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204 pagine
29 minuti
May 1, 2009


CRUISERS offers and insider's look at the latest and greatest cruiser bicycle styles and designs, and provides tips on how people can trick out their own bikes to proclaim their individuality. It also tells the unique history and development of cruiser bikes, from their pre-World War II origins to the popular California beach bikes of the 1970s to today's retro-chic bikes. Without style, a bike is just a bike, a means of getting from here to there. With style, the bikes people ride become a defining stamp of who they are. The modern cruiser-with its oversized balloon tires, solid steel framing, shock-absorbing suspension, and custom colors and modifications-is a testament to individual style. So saddle up in the seat of a classic bike and rediscover the smooth rolling freedom.
May 1, 2009

Informazioni sull'autore

Michael Ames is a freelance writer and editor of the Sun Valley Guide magazine in Ketchum, Idaho. He learned how to ride a bike at age seventeen and hasn't been off a bike since.

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Cruisers - Michael Ames



I blame it on a Sting-Ray.

When I was eight years old, I was way too small for the 26-inch cruisers splashed across the pages of the old 1950s magazines that my parents kept. I let them know how much I dug those bikes, so for my eighth birthday they bought me an old Schwinn Sting-Ray. It was red with a sparkled banana seat and riser handlebars. But I grimaced at the sight of training wheels. My father had a solution. I watched as he turned the bike upside down, got out his wrench, and began disassembling the rear wheel to take off the humiliating trainers. That was the moment I realized that with the wrench and common tools in my dad’s rusty red toolbox, I too could remove parts and replace them with whatever I could find. That’s where it all began.

Kids who lived on my street were into BMX racing, and some of them were even into motorcycles. Naturally, I wanted a bike that looked like theirs. The bigger kids had a lot of used parts lying around their garages. They kicked down a few to me and soon I had my own small collection. Jeff gave me a set of yellow mag wheels and beat-up motocross handlebars. From Darren, I got a black hard plastic seat with a chunk missing from the back, the result of crashing hard to the pavement after bunny hopping a trash can. From other neighborhood kids, I scored a gold-fluted seat post, a set of gold pedals, and some worn knobby tires. With tools in hand and my bike upside down, I found that the original parts came off pretty quick, and the new parts went on just as fast.

When my parents saw what I was doing to my bike, they flipped. To them, I had destroyed my birthday present. My father ultimately gave in and said, Well, since you’ve come this far with all these new parts, we should probably just repaint the whole thing. We picked up a few rattle cans of spray paint and started taking my bike apart again. Soon enough, with the parts dangling like wind chimes from strings off the old tree in our yard, I began painting them all a deep matte black, except for the gold seat post, pedals, and the mags.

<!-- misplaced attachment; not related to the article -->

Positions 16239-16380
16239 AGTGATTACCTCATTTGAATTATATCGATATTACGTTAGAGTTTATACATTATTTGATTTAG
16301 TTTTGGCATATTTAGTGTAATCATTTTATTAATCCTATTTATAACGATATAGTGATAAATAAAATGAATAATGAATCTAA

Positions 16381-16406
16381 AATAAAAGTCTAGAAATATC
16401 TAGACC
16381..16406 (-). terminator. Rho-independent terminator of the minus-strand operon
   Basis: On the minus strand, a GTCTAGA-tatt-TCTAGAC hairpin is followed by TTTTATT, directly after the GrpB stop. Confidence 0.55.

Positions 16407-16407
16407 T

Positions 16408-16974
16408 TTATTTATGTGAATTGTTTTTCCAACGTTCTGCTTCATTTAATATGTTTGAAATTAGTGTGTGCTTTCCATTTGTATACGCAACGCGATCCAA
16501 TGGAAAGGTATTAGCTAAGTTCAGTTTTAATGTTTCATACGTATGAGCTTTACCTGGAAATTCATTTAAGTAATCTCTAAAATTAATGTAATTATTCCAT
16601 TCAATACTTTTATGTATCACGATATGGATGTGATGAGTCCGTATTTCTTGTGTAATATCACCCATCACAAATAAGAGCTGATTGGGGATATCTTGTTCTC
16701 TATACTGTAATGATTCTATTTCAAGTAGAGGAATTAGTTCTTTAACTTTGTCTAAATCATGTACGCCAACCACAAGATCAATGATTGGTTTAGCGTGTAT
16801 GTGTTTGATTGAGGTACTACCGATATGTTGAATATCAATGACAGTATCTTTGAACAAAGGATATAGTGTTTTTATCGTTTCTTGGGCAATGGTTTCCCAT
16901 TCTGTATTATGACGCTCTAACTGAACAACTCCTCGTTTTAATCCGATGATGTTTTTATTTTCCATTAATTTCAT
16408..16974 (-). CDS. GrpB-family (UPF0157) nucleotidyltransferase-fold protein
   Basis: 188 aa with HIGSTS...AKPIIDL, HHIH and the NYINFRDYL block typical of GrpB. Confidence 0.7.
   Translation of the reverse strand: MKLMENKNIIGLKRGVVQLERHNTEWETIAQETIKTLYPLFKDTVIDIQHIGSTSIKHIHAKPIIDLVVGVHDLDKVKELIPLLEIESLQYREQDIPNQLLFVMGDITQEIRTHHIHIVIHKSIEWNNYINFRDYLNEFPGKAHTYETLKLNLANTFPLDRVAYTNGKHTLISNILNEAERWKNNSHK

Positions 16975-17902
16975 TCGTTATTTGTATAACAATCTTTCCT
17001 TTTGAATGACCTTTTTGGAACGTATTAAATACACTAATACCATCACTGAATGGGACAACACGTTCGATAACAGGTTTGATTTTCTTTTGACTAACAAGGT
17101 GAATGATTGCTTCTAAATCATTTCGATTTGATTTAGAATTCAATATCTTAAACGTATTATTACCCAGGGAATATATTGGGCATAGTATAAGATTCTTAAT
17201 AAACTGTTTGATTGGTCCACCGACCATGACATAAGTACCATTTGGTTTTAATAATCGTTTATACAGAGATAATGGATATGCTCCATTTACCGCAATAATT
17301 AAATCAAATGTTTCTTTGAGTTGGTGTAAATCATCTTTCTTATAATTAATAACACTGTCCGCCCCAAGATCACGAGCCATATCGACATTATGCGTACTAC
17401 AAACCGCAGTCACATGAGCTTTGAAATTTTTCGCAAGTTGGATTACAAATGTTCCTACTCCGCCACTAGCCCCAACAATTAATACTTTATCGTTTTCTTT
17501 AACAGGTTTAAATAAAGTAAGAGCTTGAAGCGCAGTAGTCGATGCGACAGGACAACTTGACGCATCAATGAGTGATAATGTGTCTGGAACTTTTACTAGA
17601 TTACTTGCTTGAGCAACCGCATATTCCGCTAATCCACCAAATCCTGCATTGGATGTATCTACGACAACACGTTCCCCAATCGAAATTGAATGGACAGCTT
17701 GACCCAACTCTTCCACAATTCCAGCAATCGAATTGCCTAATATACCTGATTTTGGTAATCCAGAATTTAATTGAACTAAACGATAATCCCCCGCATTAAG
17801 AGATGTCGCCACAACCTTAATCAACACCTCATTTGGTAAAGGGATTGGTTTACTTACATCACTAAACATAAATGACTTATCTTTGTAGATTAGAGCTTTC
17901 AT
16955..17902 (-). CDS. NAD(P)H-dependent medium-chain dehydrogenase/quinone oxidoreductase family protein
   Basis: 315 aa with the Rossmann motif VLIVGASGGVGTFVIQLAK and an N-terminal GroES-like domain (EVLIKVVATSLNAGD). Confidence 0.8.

That was my first custom bike.

December 24, 1978, is a day I will never forget. My family was on Christmas break. After I rode home from a friend’s house, I locked my bike to the trusty backyard tree. We had dinner and watched a show on TV called Kiss Meets the Phantom of the Park. As I sat down to watch, I looked out our back window. My bike was gone. Damn it, my father said under his breath. He had bought me new tires for Christmas.

The memory of that bike is always with me. Not because it was my first bike—it wasn’t. It stays with me because it was the first bike I built.

Today, when I see a bike on the street, I can’t help but see how this machine could be improved and personalized for its owner. The purpose in having a custom bike is to make it yours. The aim of this book is to inspire. We should not accept what is suggested for our bikes, but instead go out there and make them our own. I want everyone who reads this book and who loves bikes to feel what I felt about my first custom. I want each of you to be on a bike with style, a bike that says who you are. Don’t be scared—anyone can do it.

—Jonny Fuego


A bicycle is a simple machine. Two wheels, handlebars, and a frame are about the sum of its necessary parts. Although it has undergone countless innovations, enabling smoother motion over varied terrain, its simple purpose remains unchanged. The bicycle’s function is definite.

Form, however, is another story.

Sometimes getting from point A to point B, day after day, gets a bit tiresome. The classic American cruiser was devised as an antidote to such monotony. Introduce bold style to a machine and it becomes an experience. Enshrine that experience in the nostalgia of halcyon days in 1950s California, and you have an icon.

The modern cruiser revival began with the new millennium. After generations on the sidelines, the cruiser bike was ready for a comeback. It all began again in Southern California, but stylish bikes soon spread to beach and mountain towns across the land. By the time they reached the suburbs, the resurrection was complete.

Yes, the modern cruiser movement is about style and comfort and memory. But ultimately the cruiser offers something more. Low-slung and dripping with stylish sensibility, it makes a grand offer. Modern lives are complex and competitive, harried and programmed. The cruiser strikes a deal: get out of the car, hop on the saddle, and feel the easy wind in your hair. Rediscover the smooth rolling freedom of your lost childhood.

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